There are plenty of "what if..." stories in football, and certainly things worked out OK for United in the long run, but Beardsley would certainly have graced Old Trafford if he had stuck around.
His time at Manchester United was brief and unspectacular. Five appearances on loan from Madrid in United red were all he managed. But there is absolutely no doubt that greatness is a fitting description of his career elsewhere.
The first black player to play for England, Cunningham was a pioneer as well as a wonderful footballer. He paved the way for a generation.
Tragically killed in a car accident in 1989, football fans around the world owe Cunningham a debt, and those lucky enough to see him in action remember him to this day.
Diego Forlan has folkloric status at Manchester United. His name is sung often, invoking the memory of the time "he made the scousers cry."
However, he also made us cry, a bit. Forlan's post-Manchester United career has been replete with goals and accomplishments. With Golden Shoes and Golden Balls, Diego hasn't been able to stop scoring since he left us.
It is hard to know exactly why it didn't work out for him at United. A combination of an excess of competition and the wrong kind of studs brought a premature end to his time in Manchester.
However, despite that he, like Veron, is a byword for players who went on to better things, his place in the pantheon of those that are loved by the Old Trafford faithful is forever assured because he scored against Liverpool, and we like that sort of thing.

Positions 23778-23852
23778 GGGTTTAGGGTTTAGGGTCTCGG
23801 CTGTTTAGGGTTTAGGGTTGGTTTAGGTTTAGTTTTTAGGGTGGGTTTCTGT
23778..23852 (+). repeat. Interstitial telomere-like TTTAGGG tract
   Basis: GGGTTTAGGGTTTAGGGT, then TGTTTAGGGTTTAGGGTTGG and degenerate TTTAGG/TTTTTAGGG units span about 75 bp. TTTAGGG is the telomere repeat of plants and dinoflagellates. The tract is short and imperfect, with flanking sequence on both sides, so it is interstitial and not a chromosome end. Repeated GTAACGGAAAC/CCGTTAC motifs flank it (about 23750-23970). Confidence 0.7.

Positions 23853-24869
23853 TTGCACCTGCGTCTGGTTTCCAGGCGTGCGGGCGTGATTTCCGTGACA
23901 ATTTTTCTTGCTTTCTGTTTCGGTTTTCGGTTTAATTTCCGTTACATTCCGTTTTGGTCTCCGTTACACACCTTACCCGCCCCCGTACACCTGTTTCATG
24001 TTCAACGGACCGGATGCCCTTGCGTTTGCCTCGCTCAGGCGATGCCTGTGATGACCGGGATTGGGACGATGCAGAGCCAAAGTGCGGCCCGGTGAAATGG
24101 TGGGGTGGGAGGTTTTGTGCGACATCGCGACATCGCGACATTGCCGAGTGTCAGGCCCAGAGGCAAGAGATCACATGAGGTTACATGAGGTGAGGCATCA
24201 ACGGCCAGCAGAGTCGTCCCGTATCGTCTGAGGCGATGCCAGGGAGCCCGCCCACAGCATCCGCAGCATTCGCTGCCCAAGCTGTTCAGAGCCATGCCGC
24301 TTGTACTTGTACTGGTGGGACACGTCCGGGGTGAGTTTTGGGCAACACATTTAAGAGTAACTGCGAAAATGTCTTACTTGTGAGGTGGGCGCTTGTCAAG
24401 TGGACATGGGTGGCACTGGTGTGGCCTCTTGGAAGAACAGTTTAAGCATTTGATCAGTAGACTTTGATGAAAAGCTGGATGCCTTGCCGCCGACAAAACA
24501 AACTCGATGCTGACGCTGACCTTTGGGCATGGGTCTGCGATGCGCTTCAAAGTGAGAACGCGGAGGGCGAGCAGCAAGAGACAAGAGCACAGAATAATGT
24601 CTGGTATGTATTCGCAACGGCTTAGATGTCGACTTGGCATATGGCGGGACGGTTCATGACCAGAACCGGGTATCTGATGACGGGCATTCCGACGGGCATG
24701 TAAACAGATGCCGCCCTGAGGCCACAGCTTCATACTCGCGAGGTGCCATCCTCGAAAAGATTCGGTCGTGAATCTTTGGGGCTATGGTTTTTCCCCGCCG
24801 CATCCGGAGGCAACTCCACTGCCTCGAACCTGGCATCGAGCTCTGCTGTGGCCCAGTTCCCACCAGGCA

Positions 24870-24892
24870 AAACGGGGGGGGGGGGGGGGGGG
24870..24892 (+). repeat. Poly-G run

As Giuseppe Rossi rose through the ranks of the United academy, excitement built. After winning the awards for best player in his year group two years in a row, many United fans hoped Rossi would end up being a mainstay of United's first team.
His name means Joe Red, for goodness sake—it was clearly meant to be!
However, it turns out that it was not meant to be. Rossi's key error was being born at the wrong time. By the time he was ready for the first team he would have to compete with Wayne Rooney, Cristiano Ronaldo and Carlos Tevez.
Choosing instead to seek his fortune in warmer climes, Rossi excelled for Villareal, scoring 32 goals in 56 games in the 2010-11 season.
United fans wish Joe Red well.
Like Diego Forlan, Michael Owen's place in United folklore is assured thanks to a significant goal against a rival club.
However, his time at United was certainly not categorised by greatness. It included five goals in 31 appearances, and the joke that Sir Alex signed him to have someone to chat with about horses gathered momentum as the years went on.
The truth is, Sir Alex always had an eye for a gamble in the transfer market, and Owen was a reasonable bet, given the price (free).
Some time after his heroics against City, Owen promised United fans a big goal, but it never came.
However, he can look back on a career full of big goals, and whilst he may never have quite lived up to his early remarkable potential, he achieved a great deal—but more or less all of it before he came to United.